“But Christ has indeed been raised from the dead, the first fruits of those who have fallen asleep. For since death came through a man, the resurrection of the dead comes also through a man. For as in Adam all die, so in Christ all will be made alive” (vv. 20-22).

When Jesus Christ was resurrected, He became the “first fruits” of all who would be raised (see also Colossians 1:18). The Israelites could not fully harvest their crops until they brought a representative sampling (first fruits) to the priests as an offering to the Lord (Leviticus 23:10). This is what Paul is saying in verses 20-22; Christ’s own resurrection was the “first fruits” of the resurrection “harvest” of the believing dead. The “first fruits” language Paul uses indicates something to follow, and that something would be His followers – the rest of the “crop.” This is how Christ’s resurrection guarantees ours. Indeed, His resurrection requires our resurrection.

And to allay their concerns regarding connecting the spirit to what was deemed an undesirable body, Paul explained to them the nature of our resurrected bodies and how they would differ from our earthly bodies. Paul likened our deceased earthly bodies to a “seed,” and God would ultimately provide another body (vv. 37-38) that would be like Christ’s glorious resurrected body (1 Corinthians 15:49; Philippians 4:21). Indeed, just as with our Lord, our bodies which are now perishable, dishonored, weak, and natural will one day be raised into bodies that are imperishable, glorious, powerful, and spiritual (1 Corinthians 15:42-44). Our spiritual bodies will be perfectly equipped for heavenly, supernatural living.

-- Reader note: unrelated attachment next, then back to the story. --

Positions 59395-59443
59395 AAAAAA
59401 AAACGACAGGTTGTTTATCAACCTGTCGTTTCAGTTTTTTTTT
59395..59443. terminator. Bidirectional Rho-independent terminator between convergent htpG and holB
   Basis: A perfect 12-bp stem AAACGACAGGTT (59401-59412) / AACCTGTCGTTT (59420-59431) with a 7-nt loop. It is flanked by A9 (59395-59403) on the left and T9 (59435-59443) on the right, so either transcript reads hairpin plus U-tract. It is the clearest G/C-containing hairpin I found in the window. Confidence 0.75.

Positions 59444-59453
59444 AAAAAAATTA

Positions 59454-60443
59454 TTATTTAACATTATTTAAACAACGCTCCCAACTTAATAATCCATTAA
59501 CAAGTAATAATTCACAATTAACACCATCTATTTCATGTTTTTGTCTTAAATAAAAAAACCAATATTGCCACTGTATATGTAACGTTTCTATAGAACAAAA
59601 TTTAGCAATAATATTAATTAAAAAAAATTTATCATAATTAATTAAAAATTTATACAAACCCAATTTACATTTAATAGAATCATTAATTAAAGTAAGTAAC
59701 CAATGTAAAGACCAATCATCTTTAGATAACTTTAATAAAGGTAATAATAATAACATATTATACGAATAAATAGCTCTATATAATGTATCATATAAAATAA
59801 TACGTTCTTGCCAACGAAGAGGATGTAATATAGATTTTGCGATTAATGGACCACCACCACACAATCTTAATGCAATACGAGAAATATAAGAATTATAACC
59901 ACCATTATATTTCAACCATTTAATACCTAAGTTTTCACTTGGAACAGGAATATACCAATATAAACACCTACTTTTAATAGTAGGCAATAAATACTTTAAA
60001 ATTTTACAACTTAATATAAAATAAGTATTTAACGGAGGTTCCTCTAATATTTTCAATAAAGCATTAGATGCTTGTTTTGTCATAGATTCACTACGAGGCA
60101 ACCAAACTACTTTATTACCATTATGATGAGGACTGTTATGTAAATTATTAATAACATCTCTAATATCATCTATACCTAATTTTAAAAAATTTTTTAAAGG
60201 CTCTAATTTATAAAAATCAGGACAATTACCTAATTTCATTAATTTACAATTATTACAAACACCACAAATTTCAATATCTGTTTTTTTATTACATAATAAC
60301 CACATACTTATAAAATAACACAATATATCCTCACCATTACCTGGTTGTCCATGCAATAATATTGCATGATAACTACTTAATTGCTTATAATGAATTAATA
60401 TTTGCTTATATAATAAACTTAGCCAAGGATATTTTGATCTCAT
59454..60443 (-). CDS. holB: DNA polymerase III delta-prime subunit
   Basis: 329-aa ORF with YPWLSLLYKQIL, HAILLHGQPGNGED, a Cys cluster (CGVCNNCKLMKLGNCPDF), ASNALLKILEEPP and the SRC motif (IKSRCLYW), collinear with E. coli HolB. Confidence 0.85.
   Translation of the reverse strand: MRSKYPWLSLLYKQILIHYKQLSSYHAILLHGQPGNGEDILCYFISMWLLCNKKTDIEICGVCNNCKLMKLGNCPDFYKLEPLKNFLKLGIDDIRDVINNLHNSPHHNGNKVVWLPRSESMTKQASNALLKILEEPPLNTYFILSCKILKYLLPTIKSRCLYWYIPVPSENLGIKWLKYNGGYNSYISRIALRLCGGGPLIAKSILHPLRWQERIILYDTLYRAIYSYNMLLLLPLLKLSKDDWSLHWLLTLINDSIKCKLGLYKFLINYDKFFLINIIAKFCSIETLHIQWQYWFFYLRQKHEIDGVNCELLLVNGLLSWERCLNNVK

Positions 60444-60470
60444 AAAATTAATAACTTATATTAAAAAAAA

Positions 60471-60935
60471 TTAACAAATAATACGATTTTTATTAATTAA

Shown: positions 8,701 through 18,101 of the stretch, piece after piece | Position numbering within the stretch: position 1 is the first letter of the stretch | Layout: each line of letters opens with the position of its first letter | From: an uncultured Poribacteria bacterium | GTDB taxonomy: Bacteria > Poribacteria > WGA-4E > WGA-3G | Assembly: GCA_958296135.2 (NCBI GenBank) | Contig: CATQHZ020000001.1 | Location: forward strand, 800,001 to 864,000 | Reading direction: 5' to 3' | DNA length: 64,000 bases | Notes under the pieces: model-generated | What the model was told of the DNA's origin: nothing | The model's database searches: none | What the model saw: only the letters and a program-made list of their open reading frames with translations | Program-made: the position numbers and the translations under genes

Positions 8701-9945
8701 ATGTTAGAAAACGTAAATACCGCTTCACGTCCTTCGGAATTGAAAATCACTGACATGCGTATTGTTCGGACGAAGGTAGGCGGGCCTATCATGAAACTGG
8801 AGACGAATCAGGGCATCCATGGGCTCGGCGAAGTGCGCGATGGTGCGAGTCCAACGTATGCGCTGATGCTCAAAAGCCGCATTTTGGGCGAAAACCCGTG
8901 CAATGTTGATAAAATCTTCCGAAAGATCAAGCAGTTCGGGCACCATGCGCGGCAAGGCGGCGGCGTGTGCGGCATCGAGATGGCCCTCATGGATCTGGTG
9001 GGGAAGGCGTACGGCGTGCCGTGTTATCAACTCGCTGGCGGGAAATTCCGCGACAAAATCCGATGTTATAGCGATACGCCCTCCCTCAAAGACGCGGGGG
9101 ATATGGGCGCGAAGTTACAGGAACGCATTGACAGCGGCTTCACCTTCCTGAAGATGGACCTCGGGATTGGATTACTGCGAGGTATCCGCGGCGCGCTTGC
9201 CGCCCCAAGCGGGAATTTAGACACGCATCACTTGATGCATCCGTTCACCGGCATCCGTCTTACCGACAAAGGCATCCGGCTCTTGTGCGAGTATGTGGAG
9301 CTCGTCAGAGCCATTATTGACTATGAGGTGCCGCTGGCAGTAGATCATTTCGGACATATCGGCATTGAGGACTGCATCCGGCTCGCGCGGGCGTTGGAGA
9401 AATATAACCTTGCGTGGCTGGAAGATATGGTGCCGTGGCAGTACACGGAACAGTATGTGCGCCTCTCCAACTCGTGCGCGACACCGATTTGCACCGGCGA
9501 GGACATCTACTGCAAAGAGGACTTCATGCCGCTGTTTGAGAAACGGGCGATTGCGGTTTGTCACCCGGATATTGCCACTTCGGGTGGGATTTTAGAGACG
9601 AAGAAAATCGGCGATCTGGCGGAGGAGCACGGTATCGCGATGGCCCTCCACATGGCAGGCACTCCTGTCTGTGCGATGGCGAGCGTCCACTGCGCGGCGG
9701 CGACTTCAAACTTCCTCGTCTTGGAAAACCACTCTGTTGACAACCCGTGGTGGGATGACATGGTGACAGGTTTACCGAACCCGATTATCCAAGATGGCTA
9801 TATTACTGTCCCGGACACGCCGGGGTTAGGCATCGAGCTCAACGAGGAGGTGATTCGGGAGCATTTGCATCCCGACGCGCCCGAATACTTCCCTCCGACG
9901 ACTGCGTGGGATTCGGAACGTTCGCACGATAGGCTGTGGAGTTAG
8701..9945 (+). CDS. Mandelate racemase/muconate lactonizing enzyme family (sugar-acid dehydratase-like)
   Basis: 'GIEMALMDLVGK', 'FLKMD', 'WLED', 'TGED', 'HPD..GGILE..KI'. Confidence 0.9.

Recommended Resources: The Case for the Resurrection of Jesus by Gary Habermas and Logos Bible Software.

Wednesday, February 18, 2015

What does the Bible say about racism, prejudice, and discrimination?

The first thing to understand in this discussion is that there is only one race—the human race. Caucasians, Africans, Asians, Indians, Arabs, and Jews are not different races. Rather, they are different ethnicities of the human race. All human beings have the same physical characteristics (with minor variations, of course). More importantly, all human beings are equally created in the image and likeness of God (Genesis 1:26-27). God loved the world so much that He sent Jesus to lay down His life for us (John 3:16). The “world” obviously includes all ethnic groups.

God does not show partiality or favoritism (Deuteronomy 10:17; Acts 10:34; Romans 2:11; Ephesians 6:9), and neither should we. James 2:4 describes those who discriminate as “judges with evil thoughts.” Instead, we are to love our neighbors as ourselves (James 2:8). In the Old Testament, God divided humanity into two “racial” groups: Jews and Gentiles. God’s intent was for the Jews to be a kingdom of priests, ministering to the Gentile nations. Instead, for the most part, the Jews became proud of their status and despised the Gentiles. Jesus Christ put an end to this, destroying the dividing wall of hostility (Ephesians 2:14). All forms of racism, prejudice, and discrimination are affronts to the work of Christ on the cross.